4. Other company's people - You may not want to poach other people's talent, but as a startup, you may be able to lure those that prefer to get away from the larger corporations. Sometimes younger devs or those closer to retirement may not have as many financial obligations and prefer some life/work balance.

A new programmer should be able to pick-up on your code base if you put in the time; otherwise, you're going to need the money. Think about it in terms of the time you invest now to the time you'll save in the long-term. If you can start building a good team, you can attract other programmers.

I realize this may not be the ideal answer you wanted, but I don't see a quick fix here. You may get lucky and find one good programmer by running job ads.

answered Sep 18 '13 at 04:34
Jeff O
6,169 points
  • #1: An inconvenient number of my professional contacts have opened their own startups in the past few months. #2: I'm trying to do that already but it's just as hard to find people with aptitude but no skills as it is to find people with both. #3 The salary I can pay for the first few months is limited but I'm happy to increase it once we get some revenue. 4: I've made a few efforts to recruit from other companies, especially ones I know don't have as good a working environment as what I offer. I know how I could do that better though. Thanks! – Jeremy List 7 years ago


Good advices from Matt. If I may add a couple of things:

  • I have screened candidates beforehand using online coding test (or ask them if they have taken any recently to prove their skills). If they take the test (which can be an hour long sometimes) then it also shows some level of motivation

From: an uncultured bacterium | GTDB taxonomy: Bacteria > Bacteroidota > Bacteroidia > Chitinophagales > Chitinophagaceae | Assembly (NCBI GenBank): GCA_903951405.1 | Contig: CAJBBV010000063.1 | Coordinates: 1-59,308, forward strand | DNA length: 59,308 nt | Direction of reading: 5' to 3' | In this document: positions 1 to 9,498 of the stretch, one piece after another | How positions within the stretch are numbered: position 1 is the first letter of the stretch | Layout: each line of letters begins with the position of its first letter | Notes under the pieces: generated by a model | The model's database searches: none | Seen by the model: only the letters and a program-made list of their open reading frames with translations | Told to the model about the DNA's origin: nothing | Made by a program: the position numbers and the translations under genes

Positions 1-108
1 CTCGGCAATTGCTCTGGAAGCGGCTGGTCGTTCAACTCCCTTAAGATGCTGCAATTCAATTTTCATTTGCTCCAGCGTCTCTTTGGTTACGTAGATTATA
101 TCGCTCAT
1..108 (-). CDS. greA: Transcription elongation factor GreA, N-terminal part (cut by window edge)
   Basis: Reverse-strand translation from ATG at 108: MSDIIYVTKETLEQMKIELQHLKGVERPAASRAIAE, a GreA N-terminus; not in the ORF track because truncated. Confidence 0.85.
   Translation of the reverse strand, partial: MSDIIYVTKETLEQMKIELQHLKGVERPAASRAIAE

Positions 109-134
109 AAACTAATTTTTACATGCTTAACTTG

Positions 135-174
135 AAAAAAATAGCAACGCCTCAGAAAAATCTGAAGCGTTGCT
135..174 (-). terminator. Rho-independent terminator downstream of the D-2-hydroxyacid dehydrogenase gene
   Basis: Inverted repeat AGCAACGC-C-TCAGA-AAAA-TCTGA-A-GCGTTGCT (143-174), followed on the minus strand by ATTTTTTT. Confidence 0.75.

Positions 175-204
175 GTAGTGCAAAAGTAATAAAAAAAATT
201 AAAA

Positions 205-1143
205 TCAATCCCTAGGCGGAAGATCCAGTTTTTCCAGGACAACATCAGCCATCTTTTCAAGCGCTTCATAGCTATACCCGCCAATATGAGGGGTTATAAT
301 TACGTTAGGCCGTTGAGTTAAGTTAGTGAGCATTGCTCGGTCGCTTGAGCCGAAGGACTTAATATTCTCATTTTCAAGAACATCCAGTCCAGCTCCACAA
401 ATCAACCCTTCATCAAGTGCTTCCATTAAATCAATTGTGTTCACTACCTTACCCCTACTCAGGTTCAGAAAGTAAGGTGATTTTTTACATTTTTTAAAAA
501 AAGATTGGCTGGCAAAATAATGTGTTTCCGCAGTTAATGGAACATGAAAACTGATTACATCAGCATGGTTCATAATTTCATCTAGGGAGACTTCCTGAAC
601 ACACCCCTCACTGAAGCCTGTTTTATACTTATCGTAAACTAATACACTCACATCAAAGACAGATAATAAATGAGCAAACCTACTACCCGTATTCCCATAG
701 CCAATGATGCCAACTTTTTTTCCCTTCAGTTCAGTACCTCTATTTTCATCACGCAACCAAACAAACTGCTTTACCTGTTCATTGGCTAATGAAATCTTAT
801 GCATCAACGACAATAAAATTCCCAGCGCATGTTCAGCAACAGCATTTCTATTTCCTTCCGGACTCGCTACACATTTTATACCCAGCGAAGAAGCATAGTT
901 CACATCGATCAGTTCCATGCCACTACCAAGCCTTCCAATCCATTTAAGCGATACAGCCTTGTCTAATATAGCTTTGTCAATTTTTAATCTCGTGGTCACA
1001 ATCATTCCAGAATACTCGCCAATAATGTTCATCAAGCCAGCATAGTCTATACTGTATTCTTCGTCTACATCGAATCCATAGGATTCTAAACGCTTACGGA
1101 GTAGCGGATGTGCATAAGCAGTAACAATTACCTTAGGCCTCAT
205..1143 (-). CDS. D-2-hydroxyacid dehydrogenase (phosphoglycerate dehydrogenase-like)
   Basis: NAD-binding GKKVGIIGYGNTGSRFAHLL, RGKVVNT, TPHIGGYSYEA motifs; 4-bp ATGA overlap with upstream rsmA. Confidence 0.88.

• check their track records, eg participation in OS source project are a great indicator for me
  • important is to check their motivation. They should come up with questions and (because it is a startup therefore a risky business) they should be inquisitive, eg business model, organisation, etc...

Conversely, if your business has lots of potential from a business and/or from a technical point of view and it can provide a great professional experience to your employees (technology used, position held), make sure to highlight it in your job ad. That's definitely a plus. May be open up the job position to more than "just" programming?

answered Sep 17 '13 at 23:06
111 points


In answer to all your questions:

1. This depends on you, on your other partners, on what you're building, and who you can find to work with you.

Can you find someone equal or better than you technically? Can this person help define the libraries you're going to use, the architecture, the tools, the processes and so on? If so, great! You've found an ideal partner: each of you can do his or her own thing and come together every now and then to make sure you're on the same page.

On the other end of the scale, if you have to rely on hires that have a lot to learn you'll have to play manager, mentor, teacher, technical support, during which time: you won't be spending time on your work, and they'll be unproductive while you help out.

2. An easy way to attract talent is to describe the job in terms of challenges or objectives. You can't list a set of requirements. Your job ad (if you're using one) should include: